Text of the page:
American Heritage® Dictionary of the English Language, Fourth Edition
- n. A highly contagious tropical disease that chiefly affects children, caused by the spirochete Treponema pertenue and characterized by raspberrylike sores, especially on the hands, feet, and face. Also called frambesia.
Century Dictionary and Cyclopedia
- n. A contagious disease of the skin, endemic in many tropical regions: same as frambœsia.
- n. pathology A contagious tropical disease, caused by the spirochete Treponema pertenue, characterized by yellowish or reddish tumors, which often resemble currants, strawberries, or raspberries.
- n. Plural form of yaw.
- v. Third-person singular simple present indicative form of yaw.
GNU Webster's 1913
- n. (Med.) A disease, occurring in the Antilles and in Africa, characterized by yellowish or reddish tumors, of a contagious character, which, in shape and appearance, often resemble currants, strawberries, or raspberries. There are several varieties of this disease, variously known as frambœsia, pian, verrugas, and crab-yaws.
- n. an infectious tropical disease resembling syphilis in its early stages; marked by red skin eruptions and ulcerating lesions
- From American Spanish yaya, sore, from Carib yaya, disease. (American Heritage® Dictionary of the English Language, Fourth Edition)
“You must ask your examining surgeon if he is acquainted with the distemper of the yaws, which is the virus of”
“The cousin diseased causes yaws which is an infection caused by a sub-species of the same bacteria.”
“Mr Hayward said there were two curved friction marks, or "yaws", on the road where the car had spun out before hitting the barrier and coming to a rest on its side.”
“I also believe, after reading The Cruise of the Snark, Charmian's The Log of the Snark, and Martin Johnson's Through the South Seas With Jack London, that the tropical diseases London contracted while on the Snark voyage, especially yaws or "Solomon Island sores," and even moreso London's liberal treatment for them consisting of corrosive sublimate of mercury applied to the sores, ruined his kidneys and hastened his death eight years later.”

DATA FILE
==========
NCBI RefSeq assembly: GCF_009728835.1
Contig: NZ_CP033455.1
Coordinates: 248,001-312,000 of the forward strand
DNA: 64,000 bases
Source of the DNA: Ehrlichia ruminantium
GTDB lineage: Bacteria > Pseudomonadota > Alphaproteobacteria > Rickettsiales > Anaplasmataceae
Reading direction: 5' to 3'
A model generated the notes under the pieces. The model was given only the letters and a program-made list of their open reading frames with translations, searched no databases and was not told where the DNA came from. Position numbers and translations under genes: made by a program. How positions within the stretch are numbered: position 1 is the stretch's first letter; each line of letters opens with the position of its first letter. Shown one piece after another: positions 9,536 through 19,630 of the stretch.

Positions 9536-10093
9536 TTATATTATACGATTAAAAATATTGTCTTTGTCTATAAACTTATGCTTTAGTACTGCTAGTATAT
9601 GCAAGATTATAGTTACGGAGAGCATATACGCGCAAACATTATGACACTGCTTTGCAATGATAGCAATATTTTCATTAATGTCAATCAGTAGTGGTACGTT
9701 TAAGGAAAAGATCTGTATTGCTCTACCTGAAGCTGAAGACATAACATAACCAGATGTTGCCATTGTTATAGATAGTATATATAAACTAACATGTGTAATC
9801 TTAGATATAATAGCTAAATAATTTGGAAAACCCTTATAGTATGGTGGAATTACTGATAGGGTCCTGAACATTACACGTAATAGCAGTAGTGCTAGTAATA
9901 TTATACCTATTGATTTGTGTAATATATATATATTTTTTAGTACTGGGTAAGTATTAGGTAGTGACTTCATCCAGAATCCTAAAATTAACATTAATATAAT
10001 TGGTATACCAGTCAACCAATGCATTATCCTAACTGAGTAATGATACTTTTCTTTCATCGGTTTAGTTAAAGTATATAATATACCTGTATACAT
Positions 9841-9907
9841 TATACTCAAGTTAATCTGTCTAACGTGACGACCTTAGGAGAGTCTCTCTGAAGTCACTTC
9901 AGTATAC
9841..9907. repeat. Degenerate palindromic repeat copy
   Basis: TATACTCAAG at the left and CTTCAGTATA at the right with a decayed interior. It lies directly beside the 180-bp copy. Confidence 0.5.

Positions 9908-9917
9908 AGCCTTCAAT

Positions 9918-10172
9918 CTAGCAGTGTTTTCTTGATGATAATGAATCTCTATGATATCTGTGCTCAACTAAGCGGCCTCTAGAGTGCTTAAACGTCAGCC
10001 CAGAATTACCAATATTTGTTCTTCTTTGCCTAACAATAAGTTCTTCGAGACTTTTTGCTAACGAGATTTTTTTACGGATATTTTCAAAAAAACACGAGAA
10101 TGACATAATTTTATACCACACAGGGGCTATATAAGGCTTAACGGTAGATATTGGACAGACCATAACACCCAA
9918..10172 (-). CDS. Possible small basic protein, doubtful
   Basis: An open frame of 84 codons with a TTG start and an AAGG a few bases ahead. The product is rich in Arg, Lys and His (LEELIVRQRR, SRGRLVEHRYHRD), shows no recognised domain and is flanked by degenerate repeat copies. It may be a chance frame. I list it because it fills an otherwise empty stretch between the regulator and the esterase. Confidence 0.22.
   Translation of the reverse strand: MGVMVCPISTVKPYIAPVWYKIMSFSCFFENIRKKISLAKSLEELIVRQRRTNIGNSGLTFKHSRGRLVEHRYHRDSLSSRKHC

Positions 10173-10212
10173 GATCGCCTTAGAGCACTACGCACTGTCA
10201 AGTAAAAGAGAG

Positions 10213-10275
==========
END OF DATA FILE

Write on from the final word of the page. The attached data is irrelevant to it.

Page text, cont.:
“One surgeon recorded the local treatment for the sores of yaws was to scrub until they bled freely before rubbing lime into them, at which "the strongest men have shrieked and yelled and even wept like children".”
“Except when wide yaws took it off its course, a bidarka was heading in for the beach.”
“Taboo subjects: ordinary domestic scenes, love between Africans (unless a death is involved), references to African writers or intellectuals, mention of school-going children who are not suffering from yaws or Ebola fever or female genital mutilation.”
“But here we are, seven experienced fishermen, heatedly discussing the identity of a little brown-barred creature as the charter boat heaves and yaws, knocking everyone off balance.”
“Over the next five seconds, as those on the ground watch in disbelief, Aircraft 4 leans slightly right, then yaws left, sliding through the air like a car skidding through a curve.”
“They did, but only of a certain type: those diseases in which the host can remain infected for a long time, such as amoebic dysentery, leprosy, and yaws, or those diseases that have microbes that can maintain themselves in alternative hosts, like water or insects, such as schistosomiasis or yellow fever.”
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